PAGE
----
Parents' Guide to

Adventure Time: Distant Lands - Obsidian

By Joyce Slaton, Common Sense Media Reviewer

age 8+

Animated special has LGBTQ+ representation, great messages.

TV Max Drama 2020
Adventure Time: Distant Lands - Obsidian Poster Image

A Lot or a Little?

What you will—and won't—find in this TV show.

Community Reviews

age 5+

Based on 2 parent reviews

age 2+

Great Adventure Time Animated Short Will Teach Kids About Empathy & How To Be Happier

In Adventure Time Distant Lands: Obsidian Marceline Soothed Crying Princess Bubblegum By Giving Her A Hug It Was Really Positive After Giving Princess Bubblegum A Hug Princess Bubblegum Stopped All The Crying And Marceline Went To Go Get Princess Bubblegum Some Ice Cream And That Was REALLY Thoughtful Of Her And Marceline Said Something About Princess Bubblegum That Made Her Day “You Are Very Kind And Helpful Today!” That Made Princess Bubblegum Feel More Happy Than Sad
age 8+

LGBTQ+ Representation Given To Us In One Of The Most Beautiful Endings For A Couple's Story

Obsidian is part of an Adventure Time Miniseries that focuses on past or futures stories of beloved characters. This time we focus on Princess Bubblegum and Marceline The Vampire Queen, whose slowburn romance was confirmed in the last episode of the original series. This special does a really good job at portraying their relationship, and how sometimes (with any relationship), things can go wrong. I also think it's important to discuss with kids that love comes in all shapes and sizes. Bubblegum and Marceline are in love with each other and are two women and I think it's very important for kids to know that this is not abnormal and it is beautiful! LGBTQ+ Representation in media today is portrayed beautifully and I'm so happy we have gotten to a place where it can be normalized in cartoons! A beautiful story about facing the past and looking towards a better future! Would 100% recommend it to kids!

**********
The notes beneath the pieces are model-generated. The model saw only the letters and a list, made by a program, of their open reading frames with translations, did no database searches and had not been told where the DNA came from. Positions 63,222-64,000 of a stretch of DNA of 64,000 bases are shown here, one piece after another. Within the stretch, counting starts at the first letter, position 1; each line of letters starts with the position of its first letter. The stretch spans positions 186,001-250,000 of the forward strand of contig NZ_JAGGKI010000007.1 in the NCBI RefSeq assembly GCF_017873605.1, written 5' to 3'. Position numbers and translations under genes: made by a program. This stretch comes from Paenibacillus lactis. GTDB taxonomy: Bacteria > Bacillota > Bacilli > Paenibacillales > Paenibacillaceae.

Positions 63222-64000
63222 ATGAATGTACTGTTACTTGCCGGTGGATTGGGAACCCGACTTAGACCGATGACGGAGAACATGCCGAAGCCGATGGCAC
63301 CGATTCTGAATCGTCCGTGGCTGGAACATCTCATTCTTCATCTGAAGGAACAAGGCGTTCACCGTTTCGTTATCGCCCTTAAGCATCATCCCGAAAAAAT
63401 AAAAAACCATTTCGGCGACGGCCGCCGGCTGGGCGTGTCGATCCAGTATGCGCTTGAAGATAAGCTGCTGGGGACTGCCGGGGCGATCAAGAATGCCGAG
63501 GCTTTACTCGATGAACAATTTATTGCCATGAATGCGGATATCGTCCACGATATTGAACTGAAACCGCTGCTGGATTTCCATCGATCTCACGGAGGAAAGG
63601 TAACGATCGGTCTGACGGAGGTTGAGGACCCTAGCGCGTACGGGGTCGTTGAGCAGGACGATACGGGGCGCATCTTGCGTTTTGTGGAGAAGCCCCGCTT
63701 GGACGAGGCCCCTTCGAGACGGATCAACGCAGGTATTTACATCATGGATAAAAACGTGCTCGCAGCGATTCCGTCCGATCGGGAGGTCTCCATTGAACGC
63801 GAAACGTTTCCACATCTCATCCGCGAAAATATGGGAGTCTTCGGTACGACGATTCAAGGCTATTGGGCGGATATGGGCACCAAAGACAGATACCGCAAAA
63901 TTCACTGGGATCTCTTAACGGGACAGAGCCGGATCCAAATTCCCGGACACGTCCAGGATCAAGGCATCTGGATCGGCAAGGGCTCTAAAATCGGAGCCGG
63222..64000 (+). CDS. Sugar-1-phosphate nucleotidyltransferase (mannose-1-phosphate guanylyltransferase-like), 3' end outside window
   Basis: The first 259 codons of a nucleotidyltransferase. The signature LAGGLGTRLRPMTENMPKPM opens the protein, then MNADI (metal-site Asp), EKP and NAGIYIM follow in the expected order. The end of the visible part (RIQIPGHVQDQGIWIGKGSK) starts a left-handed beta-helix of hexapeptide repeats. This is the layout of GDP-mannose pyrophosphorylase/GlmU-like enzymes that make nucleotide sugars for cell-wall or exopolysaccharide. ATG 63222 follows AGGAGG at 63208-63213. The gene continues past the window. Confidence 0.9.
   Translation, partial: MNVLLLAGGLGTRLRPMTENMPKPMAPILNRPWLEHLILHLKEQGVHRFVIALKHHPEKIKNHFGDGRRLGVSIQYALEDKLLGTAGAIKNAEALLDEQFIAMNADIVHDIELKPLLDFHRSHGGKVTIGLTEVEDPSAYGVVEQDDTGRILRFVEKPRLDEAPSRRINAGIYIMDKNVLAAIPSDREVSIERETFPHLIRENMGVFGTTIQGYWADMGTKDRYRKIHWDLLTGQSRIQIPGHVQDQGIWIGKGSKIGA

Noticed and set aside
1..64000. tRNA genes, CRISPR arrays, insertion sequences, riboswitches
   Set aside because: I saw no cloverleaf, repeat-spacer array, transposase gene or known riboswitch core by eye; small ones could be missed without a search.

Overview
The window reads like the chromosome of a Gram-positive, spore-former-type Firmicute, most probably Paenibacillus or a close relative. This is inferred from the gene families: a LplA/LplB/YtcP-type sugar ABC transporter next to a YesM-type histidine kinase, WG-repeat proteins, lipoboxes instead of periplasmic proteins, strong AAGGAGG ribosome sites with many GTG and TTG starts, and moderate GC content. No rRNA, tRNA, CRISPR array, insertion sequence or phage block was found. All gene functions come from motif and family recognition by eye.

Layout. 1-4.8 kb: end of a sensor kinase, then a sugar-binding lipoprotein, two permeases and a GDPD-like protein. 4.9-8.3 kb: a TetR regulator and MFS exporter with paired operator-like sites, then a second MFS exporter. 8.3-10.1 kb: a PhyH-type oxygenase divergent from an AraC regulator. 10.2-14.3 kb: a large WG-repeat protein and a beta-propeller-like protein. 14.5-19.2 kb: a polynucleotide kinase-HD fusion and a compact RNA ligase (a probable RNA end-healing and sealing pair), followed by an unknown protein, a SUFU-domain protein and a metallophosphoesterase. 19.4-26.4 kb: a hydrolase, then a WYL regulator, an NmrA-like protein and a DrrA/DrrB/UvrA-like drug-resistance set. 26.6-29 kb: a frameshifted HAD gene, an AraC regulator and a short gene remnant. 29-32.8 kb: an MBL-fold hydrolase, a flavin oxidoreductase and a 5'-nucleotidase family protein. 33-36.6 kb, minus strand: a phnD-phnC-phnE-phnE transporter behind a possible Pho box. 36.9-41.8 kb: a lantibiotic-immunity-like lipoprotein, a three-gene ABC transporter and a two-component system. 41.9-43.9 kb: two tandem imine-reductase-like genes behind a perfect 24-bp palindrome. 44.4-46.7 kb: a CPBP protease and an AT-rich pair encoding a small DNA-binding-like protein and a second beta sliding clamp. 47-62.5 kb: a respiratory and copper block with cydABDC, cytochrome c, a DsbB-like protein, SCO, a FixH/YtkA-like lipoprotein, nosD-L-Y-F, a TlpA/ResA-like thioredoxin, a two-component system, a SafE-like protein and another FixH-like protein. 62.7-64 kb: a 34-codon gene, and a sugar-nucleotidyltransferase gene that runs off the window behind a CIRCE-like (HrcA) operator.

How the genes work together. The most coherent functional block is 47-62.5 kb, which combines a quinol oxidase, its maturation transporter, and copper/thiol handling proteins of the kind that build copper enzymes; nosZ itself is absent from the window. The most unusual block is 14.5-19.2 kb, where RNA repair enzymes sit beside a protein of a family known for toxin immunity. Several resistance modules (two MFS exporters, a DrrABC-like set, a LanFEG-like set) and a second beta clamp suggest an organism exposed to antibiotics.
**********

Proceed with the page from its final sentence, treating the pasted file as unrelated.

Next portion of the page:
Is It Any Good?

Our review:
Parents say (2 ):
Kids say (5 ):

Colorful, whimsical, and shot through with deep messages about self-acceptance and connecting to others, this chapter in the Adventure Time: Distant Lands specials is something special indeed. When we meet up with Marceline and Princess Bubblegum, they're deep into peaceful coupledom, which provides a rare (for television) glimpse of queer domestic bliss. They drink tea. They make pie. Marceline practices her music, while Bubblegum putters and eggs her on. But their twosome-bubble is shattered when a problem shows up literally at their front door, and they're called to vanquish the dragon that Marceline once managed to capture by singing a tough and angry song.

But this time the song doesn't work, and Marceline's quest to figure out why sends her reeling back through her personal history. Being bristly and rigid always worked for her before, so what's changed? Finally, she learns that a hard shell isn't really protection from life's problems at all -- it's just another problem. Inside, she's still squishy and easy to hurt, and so is everyone else. But that's what lets her connect with Bubblegum, and find the joy that comes from being known, seen, and loved. It's a pretty heady idea, and Obsidian has a lot working on the metaphorical level, too: the Glass Kingdom with its cracked citizens, each hiding flaws they fear others will judge; the pastel singing butterfly that emerges from the dragon's body at the end of his battle with Marceline and Bubblegum. Visually and emotionally, it's simply beautiful. And so is Obsidian.

TV Details

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